February 1st, 2010

Summary: Datlow anthologies, 2009

Ellen Datlow, 2009

Every year I come up with some different subcategories of original anthologies, and this year it occurred to me that one good way to slice things might be by editor. Only, of course, for the most prominent editors of original anthologies. To my mind, three people stand at the top. (Not counting Martin H. Greenberg, who, as I understand it, primarily handles the business end of things, with his co-editors doing the bulk of the story-picking, etc. At any rate, most of Greenberg's anthologies are in a single category (DAW), though I believe he was also involved with Esther Friesner's two books for Baen this year.) So -- my choices for the top three editors of original anthologies are (in no particular order): Ellen Datlow, Gardner Dozois, and Jonathan Strahan. (I should also mention John Joseph Adams -- fourth with a bullet, maybe -- and Peter Crowther, who does some fine books as well as Postscripts, which is a book now officially though I still think of it as a magazine.)

So, I'll have categories for Datlow and Dozois this year. Not for Jonathan -- one of his books was co-edited with Gardner, and the other I've treated already in the "Original Anthology Series" subcategory.

For that matter, I'm relegating one of Ellen's books to another subcategory: I'll be covering Troll's Eye View, co-edited with Terri Windling, in the YA summary. But I did see two other books from her, both very fine, and each inspired by a major American horror writer -- arguably the central horror writer of the 19th Century (Poe) and the 20th (Lovecraft). The books are Poe and Lovecraft Unbound. Between them they feature 35 new stories (Lovecraft Unbound also has four reprints), 8 novelettes, 27 shorts, for a total of roughly 225,000 words. 15 of the writers are women (43%), and I called 8 of the stories SF (23%).

Of the two books I preferred Poe, in part because it seemed to contain more stories simply "inspired" by Poe than direct pastiches. I particularly liked Pat Cadigan’s "Truth and Bone", about an extended unusually talented family, and the wrenching "talent" the main character inherits. And even better was John Langan’s "Technicolor", a smart and sly story, about a professor mixing speculation about Poe’s life and death with exegesis of "The Masque of the Red Death", leading to a perhaps predictable but still quite well-sprung conclusion. David Prill's "The Heaven and Hell of Robert Flud" is also very fine, as an encyclopedia salesman visits a spooky isolated house. Other strong stories came from Barbara Roden (who, I will mention, had a remarkable year), M. Rickert, and Steve Rasnic Tem.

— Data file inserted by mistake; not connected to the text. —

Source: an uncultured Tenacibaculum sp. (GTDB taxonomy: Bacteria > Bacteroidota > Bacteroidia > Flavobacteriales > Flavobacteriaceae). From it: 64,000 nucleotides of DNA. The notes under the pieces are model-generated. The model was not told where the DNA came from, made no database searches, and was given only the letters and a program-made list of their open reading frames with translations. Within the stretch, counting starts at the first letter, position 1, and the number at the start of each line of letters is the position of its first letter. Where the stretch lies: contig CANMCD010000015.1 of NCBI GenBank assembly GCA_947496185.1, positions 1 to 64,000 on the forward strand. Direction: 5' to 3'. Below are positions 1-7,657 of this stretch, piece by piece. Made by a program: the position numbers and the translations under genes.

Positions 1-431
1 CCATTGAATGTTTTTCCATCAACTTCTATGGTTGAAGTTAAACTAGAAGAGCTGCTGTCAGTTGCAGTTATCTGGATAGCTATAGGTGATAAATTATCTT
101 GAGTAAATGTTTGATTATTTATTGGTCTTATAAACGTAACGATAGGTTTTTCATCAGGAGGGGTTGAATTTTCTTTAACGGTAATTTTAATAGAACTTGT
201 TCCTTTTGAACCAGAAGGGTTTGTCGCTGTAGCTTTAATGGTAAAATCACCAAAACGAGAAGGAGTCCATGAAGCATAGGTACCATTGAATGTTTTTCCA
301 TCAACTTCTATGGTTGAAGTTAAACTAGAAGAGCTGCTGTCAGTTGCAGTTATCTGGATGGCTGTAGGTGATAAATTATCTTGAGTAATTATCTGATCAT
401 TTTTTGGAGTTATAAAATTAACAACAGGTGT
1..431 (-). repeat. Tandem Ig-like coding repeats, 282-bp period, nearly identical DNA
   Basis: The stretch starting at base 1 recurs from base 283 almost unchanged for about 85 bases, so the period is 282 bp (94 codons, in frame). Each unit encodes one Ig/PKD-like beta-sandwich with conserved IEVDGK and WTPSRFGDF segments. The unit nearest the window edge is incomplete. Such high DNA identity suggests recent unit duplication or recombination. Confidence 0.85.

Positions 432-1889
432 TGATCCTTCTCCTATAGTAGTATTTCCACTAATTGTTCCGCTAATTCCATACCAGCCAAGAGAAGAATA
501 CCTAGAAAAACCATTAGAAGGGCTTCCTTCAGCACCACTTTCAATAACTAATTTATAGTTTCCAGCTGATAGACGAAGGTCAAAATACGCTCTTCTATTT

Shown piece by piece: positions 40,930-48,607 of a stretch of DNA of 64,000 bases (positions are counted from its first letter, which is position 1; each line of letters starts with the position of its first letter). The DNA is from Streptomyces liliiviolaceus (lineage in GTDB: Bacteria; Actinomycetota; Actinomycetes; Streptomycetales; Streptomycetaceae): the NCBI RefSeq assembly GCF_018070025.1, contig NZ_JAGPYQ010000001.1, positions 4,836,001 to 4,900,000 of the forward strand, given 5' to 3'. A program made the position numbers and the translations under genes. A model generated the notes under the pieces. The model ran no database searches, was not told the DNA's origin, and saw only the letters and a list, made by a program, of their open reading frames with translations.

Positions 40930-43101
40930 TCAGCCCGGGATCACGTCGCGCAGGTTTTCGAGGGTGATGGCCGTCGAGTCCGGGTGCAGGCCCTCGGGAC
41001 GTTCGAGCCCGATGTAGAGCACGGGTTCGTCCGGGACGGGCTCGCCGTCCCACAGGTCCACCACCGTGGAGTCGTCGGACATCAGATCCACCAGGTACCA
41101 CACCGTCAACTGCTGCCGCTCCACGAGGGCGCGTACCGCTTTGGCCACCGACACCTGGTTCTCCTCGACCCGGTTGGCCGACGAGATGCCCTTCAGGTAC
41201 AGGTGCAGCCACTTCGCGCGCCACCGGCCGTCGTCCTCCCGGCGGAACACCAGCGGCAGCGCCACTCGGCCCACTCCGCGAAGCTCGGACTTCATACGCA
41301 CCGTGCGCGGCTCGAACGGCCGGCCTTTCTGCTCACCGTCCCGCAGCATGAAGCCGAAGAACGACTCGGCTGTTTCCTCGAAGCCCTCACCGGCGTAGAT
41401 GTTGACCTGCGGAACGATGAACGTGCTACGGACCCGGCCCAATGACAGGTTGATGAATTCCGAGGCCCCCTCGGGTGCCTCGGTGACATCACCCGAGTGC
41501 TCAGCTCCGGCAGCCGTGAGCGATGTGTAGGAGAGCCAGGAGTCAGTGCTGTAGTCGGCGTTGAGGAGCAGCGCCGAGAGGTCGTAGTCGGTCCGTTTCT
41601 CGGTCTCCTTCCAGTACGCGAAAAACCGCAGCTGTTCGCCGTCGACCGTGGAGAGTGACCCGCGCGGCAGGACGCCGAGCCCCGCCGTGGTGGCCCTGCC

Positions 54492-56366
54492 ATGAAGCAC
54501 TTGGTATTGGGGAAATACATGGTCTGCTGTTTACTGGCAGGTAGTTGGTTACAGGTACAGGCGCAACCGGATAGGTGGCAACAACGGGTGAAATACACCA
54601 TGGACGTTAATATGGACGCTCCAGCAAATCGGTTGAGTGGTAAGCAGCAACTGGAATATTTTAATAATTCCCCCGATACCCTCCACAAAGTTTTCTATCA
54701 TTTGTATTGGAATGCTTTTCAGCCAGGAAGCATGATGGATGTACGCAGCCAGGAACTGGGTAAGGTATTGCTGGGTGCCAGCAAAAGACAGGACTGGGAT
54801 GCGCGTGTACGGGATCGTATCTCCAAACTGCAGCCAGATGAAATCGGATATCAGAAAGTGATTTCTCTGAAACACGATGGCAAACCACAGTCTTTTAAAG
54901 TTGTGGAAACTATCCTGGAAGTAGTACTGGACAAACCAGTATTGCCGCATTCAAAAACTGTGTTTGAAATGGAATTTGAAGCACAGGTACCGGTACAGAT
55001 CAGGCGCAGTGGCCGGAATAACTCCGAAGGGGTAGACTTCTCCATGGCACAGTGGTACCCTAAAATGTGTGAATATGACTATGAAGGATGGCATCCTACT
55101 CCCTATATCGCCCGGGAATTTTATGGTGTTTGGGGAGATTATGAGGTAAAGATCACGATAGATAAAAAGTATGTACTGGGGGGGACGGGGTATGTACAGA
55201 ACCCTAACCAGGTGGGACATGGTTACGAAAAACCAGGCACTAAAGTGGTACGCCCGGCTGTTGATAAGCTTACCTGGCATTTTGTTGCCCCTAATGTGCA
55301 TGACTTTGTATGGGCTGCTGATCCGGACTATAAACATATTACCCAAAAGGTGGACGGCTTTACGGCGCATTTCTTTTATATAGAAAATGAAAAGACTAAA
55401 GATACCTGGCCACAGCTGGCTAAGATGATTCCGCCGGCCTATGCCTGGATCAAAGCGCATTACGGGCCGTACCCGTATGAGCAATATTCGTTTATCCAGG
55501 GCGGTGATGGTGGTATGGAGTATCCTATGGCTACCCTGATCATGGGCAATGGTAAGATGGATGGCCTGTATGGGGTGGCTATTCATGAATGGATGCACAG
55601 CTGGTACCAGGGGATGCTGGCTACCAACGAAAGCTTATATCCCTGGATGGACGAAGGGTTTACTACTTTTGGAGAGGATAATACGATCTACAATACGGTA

Lovecraft Unbound contained one true standout, "Mongoose", an SF story by Sarah Monette and Elizabeth Bear. One Israel Irizzary is summoned to Kadath Station (other stations also have Lovecraftian names: Providence, Leng, Dunwich, etc.), to deal with an infestation of toves and raths -- which points at Carroll, not Lovecraft, and of course the title hints at Kipling -- but after all toves and raths are horrors out of space and time, so Lovecraftian. Monette and Bear nicely suggest that horror, and also suggest that bureaucratic screwups are a horror too, as they let Irizzary, with an unexpected ally, and with his partner Mongoose, deal with the infestation while learning some surprising facts about their universe. Other nice work: William Browning Spencer's "Come Lurk With Me and Be My Love", in which a man is seduced by an intriguing young woman, with predictably unfortunate results; and Anna Tambour's "Sincerely, Petrified", about a couple of collectors with particular interest in the Petrified Forest. I also liked stories by Caitlin R. Kiernan, Marc Laidlaw, and Nick Mamatas, and I can also highly recommend one of the reprints, Michael Chabon's "In the Black Mill".